M: We knew we got a handset and now at Computex, we just saw the shoe drop that it was a tablet. You can imagine Intel demonstrating that it's kind of a reference implementation of a tablet. It's going to see a lot of people who probably don't want to spend that royalty on a tablet and send it off to Microsoft. They'll look very seriously at an option where the build materials are much cheaper without that royalty. And you say, well gee, what are these other markets - there's television and auto. Well that's interesting.

J: Yes, I recently bought one of the Samsung televisions that has a very rudimentary app system and it's more like widgets than anything else. It would be really interesting to take something like that and put the power of Qt on top of it and find out what new things you can instantly think of.

M: So what else did you see?

J: Well I was mostly interested in the MeeGo stuff. Another interesting announcement was SUSE announced that they are going to prepare a MeeGo distribution. They will take all of the packages and software from MeeGo and make it into an installable platform for netbooks. So whether it's an ASUS or a Dell netbook, there would sort of be a SUSEfied MeeGo distribution that you can install right on top of it.

M: That's pretty cool. Well if you think about it, Intel's not in the distribution business for Linux and neither is Nokia, for that matter. So having SUSE as part of this deal and providing a hardened distribution with a long history in Qt with KDE and supporting that and having them provide that as a distribution for people who want to run it one their netbooks or whatever platforms is a nice step forward, isn't it.

J: Yeah, I think there's a lot of potential.

M: You know, one of the things that fascinated me was an announcement that happened at the same time at Computex called Linaro. You can find it on Linaro.org. It was a group of people that basically came out of the ARM community. Now if you think about it, MeeGo, is committed to run, not only on the Intel Atom platform, no surprise that Intel is one of the founders of this kind of group, but it's also committed that they're going to run it on the OMAP and some of the ARM platforms. In fact, if you go to the MeeGo website and go look for downloads, you'll see that there's one for the 900 which is an OMAP, TI OMAP-based phone. And what happened with Linaro is we saw people almost spearheaded by the ARM consortium, which is a group that actually owns the ARM IP for the chipset out of the UK, which includes companies like IBM, Samsung, TI, FREESCALE, ST-Ericsson, coming together to say - what we want to do is make sure to optimize Linux for the ARM distribution. So they're very careful to say, we're not here to create a distribution, we're trying to optimize parts of Linux for the ARM architecture and inject that into upstream distributions. They actually mentioned MeeGo by name there, which was kind of interesting. As I was kind of looking through everything, I thought, gee I wonder if they had picked out a user interface toolkit. And the reason why I ask is that one of the people we're endorsing was the old LiMo Foundation, which was a gdk-based distribution for embedded systems. So when I went and dug through the website there, one of the things that I found was that when you go in the working groups, they endorse Qt too. So the Linaro platform and the stuff that they're going to be optimizing for the ARM platform, and I assume injecting into MeeGo, is Qt-based too.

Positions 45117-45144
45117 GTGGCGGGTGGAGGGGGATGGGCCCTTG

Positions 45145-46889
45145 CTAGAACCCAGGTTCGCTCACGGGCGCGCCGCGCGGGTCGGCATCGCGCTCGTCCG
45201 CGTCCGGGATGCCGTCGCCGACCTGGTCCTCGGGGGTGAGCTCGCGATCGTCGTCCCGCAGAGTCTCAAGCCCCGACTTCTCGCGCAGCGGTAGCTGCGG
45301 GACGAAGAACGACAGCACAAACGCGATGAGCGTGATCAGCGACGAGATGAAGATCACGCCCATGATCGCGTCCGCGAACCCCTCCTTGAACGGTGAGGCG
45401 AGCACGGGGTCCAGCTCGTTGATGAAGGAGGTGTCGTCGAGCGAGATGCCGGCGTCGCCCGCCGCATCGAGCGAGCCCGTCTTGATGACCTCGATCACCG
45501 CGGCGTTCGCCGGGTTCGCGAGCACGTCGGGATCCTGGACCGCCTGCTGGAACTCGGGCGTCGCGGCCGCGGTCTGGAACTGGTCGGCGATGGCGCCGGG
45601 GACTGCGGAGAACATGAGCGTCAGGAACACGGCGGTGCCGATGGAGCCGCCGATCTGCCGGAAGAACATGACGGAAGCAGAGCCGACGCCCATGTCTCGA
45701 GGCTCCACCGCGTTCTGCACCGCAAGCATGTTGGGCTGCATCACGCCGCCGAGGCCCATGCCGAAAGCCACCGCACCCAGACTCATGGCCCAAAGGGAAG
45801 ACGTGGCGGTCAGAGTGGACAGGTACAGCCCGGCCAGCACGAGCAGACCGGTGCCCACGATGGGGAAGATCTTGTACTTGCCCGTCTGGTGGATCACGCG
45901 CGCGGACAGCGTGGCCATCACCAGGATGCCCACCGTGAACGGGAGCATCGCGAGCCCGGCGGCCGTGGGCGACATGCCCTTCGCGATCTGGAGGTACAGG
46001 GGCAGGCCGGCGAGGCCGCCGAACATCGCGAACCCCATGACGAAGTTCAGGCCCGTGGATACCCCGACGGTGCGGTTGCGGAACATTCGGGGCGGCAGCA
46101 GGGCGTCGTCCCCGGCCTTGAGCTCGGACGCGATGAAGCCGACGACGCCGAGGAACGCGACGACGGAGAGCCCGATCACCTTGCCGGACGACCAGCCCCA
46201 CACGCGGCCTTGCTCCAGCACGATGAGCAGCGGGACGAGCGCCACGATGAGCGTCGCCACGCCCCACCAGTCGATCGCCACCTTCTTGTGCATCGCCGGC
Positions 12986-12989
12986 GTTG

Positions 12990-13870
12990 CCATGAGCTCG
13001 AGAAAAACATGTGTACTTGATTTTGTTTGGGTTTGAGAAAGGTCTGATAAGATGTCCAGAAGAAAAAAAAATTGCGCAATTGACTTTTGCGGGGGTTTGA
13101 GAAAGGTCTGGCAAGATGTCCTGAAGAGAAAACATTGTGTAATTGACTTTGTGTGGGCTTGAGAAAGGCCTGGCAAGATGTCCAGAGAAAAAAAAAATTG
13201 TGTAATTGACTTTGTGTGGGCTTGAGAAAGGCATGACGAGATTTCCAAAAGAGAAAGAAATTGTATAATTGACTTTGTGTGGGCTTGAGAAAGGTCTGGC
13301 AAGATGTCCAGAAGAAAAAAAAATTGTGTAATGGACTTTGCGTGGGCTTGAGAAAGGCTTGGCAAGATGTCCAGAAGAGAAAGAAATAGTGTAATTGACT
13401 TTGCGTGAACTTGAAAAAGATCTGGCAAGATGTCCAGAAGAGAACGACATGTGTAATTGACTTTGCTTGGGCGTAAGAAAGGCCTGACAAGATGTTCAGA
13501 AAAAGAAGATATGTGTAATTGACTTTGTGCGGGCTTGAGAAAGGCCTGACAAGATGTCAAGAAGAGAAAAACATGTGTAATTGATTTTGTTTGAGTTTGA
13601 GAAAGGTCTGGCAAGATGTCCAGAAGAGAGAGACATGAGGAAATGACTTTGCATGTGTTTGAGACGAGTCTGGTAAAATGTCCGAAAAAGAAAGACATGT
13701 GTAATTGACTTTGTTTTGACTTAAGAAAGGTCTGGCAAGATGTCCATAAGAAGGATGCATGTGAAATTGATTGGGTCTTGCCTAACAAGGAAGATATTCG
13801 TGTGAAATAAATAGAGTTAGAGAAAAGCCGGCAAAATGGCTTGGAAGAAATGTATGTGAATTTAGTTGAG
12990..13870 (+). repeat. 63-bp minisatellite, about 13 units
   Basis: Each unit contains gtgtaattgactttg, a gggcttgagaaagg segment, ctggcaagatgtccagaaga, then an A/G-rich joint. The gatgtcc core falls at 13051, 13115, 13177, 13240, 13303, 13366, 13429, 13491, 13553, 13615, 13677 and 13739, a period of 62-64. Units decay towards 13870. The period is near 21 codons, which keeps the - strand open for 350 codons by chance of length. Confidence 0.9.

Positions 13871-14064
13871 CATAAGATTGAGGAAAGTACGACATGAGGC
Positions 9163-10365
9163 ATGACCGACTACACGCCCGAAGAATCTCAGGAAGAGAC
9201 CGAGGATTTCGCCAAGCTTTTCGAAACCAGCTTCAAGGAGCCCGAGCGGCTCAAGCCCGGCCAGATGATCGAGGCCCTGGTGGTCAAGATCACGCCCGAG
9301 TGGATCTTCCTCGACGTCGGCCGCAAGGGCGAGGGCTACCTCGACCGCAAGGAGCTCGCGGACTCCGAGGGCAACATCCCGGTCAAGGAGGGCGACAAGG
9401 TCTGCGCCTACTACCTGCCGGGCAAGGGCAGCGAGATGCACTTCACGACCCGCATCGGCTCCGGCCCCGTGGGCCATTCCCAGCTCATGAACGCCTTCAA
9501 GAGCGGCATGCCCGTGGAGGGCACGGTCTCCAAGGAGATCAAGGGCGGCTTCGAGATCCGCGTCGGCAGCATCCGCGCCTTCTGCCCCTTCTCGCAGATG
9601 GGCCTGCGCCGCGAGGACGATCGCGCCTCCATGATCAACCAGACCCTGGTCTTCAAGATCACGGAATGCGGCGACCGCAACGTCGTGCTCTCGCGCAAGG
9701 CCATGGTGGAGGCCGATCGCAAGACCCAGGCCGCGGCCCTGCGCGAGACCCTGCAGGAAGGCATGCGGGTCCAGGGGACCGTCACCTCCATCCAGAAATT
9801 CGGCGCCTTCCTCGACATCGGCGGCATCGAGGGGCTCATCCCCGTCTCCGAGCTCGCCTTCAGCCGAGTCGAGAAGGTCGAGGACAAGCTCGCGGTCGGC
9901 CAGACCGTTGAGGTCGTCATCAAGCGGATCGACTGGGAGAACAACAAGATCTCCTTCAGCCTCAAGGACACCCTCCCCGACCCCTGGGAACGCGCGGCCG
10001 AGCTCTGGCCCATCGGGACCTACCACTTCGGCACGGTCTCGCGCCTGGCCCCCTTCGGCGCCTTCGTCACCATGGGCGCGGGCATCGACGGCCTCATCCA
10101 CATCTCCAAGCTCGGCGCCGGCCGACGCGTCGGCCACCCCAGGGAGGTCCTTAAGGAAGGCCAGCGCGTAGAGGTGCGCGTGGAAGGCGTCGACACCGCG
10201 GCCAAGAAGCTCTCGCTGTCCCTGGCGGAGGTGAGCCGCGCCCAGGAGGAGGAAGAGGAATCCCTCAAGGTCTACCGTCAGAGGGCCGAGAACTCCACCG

J: That's interesting. What I find really interesting about that is that it's a project that is endorsing Qt that doesn't have Nokia as a major player in the title.

M: That's exactly right. I mean these are people that in some areas are actually competitors to Nokia. Samsung makes TVs, but they also have the phone area. Ericsson has some competition there. So that was a fascinating set of announcements too.

J: So it was definitely an interesting time at Computex.

M: Yeah, it was a tremendous trade show which seems to be getting a lot of great play, especially in the embedded area. And with the emergence of Qt through MeeGo, it looks like something that people should keep an eye on. And if you're doing embedded products, maybe it's something you ought to look at next year to attend, either as a vendor or as an attendee and find out what's going on. So, this is Mark Hatch and Justin Noel we're going to sign off on this special edition of This Week in Qt at Computex. Thank you very much.

J: See you all again next time!